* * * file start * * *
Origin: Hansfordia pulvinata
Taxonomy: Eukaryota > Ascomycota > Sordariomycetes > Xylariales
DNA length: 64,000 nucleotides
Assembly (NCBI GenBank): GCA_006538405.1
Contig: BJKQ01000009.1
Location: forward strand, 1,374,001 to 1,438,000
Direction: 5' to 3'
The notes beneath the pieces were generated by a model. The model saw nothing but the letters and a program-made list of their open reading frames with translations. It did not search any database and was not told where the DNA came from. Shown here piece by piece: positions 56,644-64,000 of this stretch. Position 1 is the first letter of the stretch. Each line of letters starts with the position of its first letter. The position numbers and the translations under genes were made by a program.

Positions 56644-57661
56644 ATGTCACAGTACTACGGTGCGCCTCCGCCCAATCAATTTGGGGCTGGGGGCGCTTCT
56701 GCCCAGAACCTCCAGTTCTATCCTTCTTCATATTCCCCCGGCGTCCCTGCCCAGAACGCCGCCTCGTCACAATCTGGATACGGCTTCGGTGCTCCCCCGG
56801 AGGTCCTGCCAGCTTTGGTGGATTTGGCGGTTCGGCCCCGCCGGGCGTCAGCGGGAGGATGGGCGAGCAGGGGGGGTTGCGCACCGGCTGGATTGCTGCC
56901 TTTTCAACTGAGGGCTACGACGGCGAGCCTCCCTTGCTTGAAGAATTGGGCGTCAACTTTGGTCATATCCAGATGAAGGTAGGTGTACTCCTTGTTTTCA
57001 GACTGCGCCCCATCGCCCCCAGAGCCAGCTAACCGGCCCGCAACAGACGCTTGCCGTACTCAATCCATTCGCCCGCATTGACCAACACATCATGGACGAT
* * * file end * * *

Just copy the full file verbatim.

Origin: Hansfordia pulvinata
Taxonomy: Eukaryota > Ascomycota > Sordariomycetes > Xylariales
DNA length: 64,000 nucleotides
Assembly (NCBI GenBank): GCA_006538405.1
Contig: BJKQ01000009.1
Location: forward strand, 1,374,001 to 1,438,000
Direction: 5' to 3'
The notes beneath the pieces were generated by a model. The model saw nothing but the letters and a program-made list of their open reading frames with translations. It did not search any database and was not told where the DNA came from. Shown here piece by piece: positions 56,644-64,000 of this stretch. Position 1 is the first letter of the stretch. Each line of letters starts with the position of its first letter. The position numbers and the translations under genes were made by a program.

Positions 56644-57661
56644 ATGTCACAGTACTACGGTGCGCCTCCGCCCAATCAATTTGGGGCTGGGGGCGCTTCT
56701 GCCCAGAACCTCCAGTTCTATCCTTCTTCATATTCCCCCGGCGTCCCTGCCCAGAACGCCGCCTCGTCACAATCTGGATACGGCTTCGGTGCTCCCCCGG
56801 AGGTCCTGCCAGCTTTGGTGGATTTGGCGGTTCGGCCCCGCCGGGCGTCAGCGGGAGGATGGGCGAGCAGGGGGGGTTGCGCACCGGCTGGATTGCTGCC
56901 TTTTCAACTGAGGGCTACGACGGCGAGCCTCCCTTGCTTGAAGAATTGGGCGTCAACTTTGGTCATATCCAGATGAAGGTAGGTGTACTCCTTGTTTTCA
57001 GACTGCGCCCCATCGCCCCCAGAGCCAGCTAACCGGCCCGCAACAGACGCTTGCCGTACTCAATCCATTCGCCCGCATTGACCAACACATCATGGACGAT